In the medieval period, Laconia formed part of the Byzantine Empire. Following the Fourth Crusade, it was gradually conquered by the Frankish Principality of Achaea. In the 1260s, however, the Byzantines recovered Mystras and other fortresses in the region and managed to evict the Franks from Laconia, which became the nucleus of a new Byzantine province. By the mid-14th century, this evolved into the Despotate of Morea, held by the last Greek ruling dynasty, the Palaiologoi. With the fall of the Despotate to the Ottomans in 1460, Laconia was conquered as well.
With the exception of a 30-year interval of Venetian rule, Laconia remained under Ottoman control until the outbreak of the Greek War of Independence of 1821. Following independence, Sparta was selected as the capital of the modern prefecture, and its economy and agriculture expanded. With the incorporation of the British-ruled Ionian Islands into Greece in 1864, Elafonissos became part of the prefecture. After World War II and the Greek Civil War, its population began to somewhat decline, as people moved from the villages toward the larger cities of Greece and abroad.
In 1992, a devastating fire ruined the finest olive crops in the northern part of the prefecture, and affected the area of Sellasia along with Oinountas and its surrounding areas. Firefighters, helicopters and planes battled for days to put out the horrific fire.
In early 2006, flooding ruined olive and citrus crops as well as properties and villages along the Evrotas river. In the summer 2006, a terrible fire devastated a part of the Mani Peninsula, ruining forests, crops, and numerous villages.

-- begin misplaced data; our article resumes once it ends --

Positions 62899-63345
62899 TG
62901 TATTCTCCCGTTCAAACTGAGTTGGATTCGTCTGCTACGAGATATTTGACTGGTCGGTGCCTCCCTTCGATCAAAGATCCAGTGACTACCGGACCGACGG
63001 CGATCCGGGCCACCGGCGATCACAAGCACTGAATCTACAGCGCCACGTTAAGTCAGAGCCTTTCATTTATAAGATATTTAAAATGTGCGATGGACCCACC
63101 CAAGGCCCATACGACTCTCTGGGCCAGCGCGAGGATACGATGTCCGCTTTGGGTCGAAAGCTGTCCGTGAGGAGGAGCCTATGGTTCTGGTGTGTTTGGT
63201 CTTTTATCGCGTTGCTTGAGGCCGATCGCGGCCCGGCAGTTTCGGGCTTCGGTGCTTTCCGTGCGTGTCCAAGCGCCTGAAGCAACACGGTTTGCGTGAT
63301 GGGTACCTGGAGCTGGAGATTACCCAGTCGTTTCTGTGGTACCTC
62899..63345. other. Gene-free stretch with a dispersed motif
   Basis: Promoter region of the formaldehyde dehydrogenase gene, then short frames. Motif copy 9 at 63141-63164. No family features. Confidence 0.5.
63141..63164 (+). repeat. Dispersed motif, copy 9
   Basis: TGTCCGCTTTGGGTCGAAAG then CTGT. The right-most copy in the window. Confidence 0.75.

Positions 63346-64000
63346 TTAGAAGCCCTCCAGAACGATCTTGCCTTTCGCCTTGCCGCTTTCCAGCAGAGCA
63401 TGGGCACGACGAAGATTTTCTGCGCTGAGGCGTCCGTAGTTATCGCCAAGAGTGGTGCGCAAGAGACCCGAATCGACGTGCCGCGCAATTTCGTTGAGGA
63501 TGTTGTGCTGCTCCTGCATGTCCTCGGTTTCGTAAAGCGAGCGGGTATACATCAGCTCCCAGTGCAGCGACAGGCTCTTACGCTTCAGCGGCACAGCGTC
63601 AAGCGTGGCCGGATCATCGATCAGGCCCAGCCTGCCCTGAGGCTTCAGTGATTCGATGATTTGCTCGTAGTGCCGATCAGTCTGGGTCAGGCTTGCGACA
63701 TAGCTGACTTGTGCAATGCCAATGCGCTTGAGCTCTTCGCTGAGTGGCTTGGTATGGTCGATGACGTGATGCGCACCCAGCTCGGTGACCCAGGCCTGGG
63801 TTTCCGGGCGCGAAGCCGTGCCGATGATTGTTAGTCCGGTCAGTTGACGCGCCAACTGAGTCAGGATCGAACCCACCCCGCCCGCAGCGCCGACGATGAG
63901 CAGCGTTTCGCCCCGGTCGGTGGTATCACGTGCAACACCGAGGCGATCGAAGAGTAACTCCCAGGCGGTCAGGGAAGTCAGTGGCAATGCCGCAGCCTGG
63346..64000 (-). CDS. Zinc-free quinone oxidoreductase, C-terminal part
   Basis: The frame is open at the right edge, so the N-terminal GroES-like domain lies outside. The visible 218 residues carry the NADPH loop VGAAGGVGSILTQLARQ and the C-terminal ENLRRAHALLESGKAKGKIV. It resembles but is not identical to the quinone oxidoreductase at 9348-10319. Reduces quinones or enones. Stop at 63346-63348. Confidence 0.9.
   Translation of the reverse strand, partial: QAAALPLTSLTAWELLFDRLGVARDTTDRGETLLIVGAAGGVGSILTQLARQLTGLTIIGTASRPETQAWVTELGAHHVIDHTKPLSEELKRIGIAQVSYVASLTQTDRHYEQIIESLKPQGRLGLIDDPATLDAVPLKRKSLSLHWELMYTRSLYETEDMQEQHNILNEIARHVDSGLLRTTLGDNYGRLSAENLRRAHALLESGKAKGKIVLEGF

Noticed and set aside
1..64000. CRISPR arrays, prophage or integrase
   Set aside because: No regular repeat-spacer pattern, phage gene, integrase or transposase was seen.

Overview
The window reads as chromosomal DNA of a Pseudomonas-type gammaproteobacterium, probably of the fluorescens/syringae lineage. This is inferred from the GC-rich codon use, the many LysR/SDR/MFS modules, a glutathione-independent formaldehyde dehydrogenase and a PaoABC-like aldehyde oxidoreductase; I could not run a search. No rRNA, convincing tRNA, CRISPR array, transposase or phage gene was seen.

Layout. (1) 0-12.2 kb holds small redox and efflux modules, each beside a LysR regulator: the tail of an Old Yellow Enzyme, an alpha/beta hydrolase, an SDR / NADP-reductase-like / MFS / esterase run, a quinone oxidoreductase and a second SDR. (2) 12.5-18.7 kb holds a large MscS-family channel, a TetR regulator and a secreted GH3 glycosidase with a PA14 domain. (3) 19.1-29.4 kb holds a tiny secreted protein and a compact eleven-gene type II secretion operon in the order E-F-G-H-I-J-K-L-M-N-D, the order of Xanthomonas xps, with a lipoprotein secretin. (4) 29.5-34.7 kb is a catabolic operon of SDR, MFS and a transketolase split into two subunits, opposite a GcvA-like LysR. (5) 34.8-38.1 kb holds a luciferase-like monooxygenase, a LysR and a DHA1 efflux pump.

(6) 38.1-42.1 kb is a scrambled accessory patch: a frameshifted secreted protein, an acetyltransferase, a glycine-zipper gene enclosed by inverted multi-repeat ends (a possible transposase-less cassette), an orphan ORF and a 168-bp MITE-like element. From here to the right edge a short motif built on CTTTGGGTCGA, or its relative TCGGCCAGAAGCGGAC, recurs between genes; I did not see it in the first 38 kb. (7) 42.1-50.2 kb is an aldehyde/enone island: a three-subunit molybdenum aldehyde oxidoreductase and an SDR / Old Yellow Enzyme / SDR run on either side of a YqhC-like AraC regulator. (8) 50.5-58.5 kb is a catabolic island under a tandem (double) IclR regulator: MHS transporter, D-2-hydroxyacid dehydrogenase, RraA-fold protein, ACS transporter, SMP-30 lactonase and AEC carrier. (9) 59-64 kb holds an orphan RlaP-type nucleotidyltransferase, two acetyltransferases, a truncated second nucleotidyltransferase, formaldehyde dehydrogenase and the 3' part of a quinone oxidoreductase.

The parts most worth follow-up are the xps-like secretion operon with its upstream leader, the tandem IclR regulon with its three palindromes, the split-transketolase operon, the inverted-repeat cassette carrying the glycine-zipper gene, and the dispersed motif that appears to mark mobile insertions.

Municipalities of LaconiaEdit
The regional unit, Laconia, is subdivided into five municipalities. These are (number as in the map in the infobox):
As a part of the 2011 Kallikratis government reform, regional unit Laconia was created out of the former prefecture Laconia (Greek: Νομός Λακωνίας). The prefecture had the same territory as the present regional unit. At the same time, the municipalities were reorganised, according to the table below.
|New municipality||Old municipalities||Seat|
- Epidavros Limira Province – Molaoi
- Gytheio Province – Gytheio
- Lacedaemonia Province – Sparti
- Oitylo Province – Areopoli
Note: Provinces no longer hold any legal status in Greece.
- 1907: 87,106
- 1991: 95,696
- 2001: 94,918
- 2011: 89,138
The main cities and towns of Laconia are (ranked by 2011 census population):
- FLY FM 89,7 (Sparta).
- Lakonia FM – 91.1 FM (Sparta)
- Politeia FM – 90.7 FM & 91.5 FM
- Radio Sparti – 92.7 FM (Sparta)
- Radiofonias Notias Lakonias (Southern Laconia Radio) – 93.5 (Gytheio)
- Star FM – 94.7
- www.thegreektravel.com. "Lakonia Greece, Mani, Monamvassia, Sparti, Gytheio, Mystras, Elafonissos, Gytheio, Hotels in lakonia, activities, travel greece". www.thegreektravel.com. Retrieved 2017-09-26.
- Cartledge, Paul (2003-05-26). The Spartans. The Overlook Press. ISBN 978-1-59020-837-3.
- C. Michael Hogan, Knossos fieldnotes, Modern Antiquarian (2007)
- Sarah B. Pomeroy, Stanley M. Burstein and Walter Donlan (1998) Ancient Greece: A Political, Social, and Cultural History, 512 pages, Oxford University Press, ISBN 0-19-509742-4
- "Kallikratis reform law text" (PDF).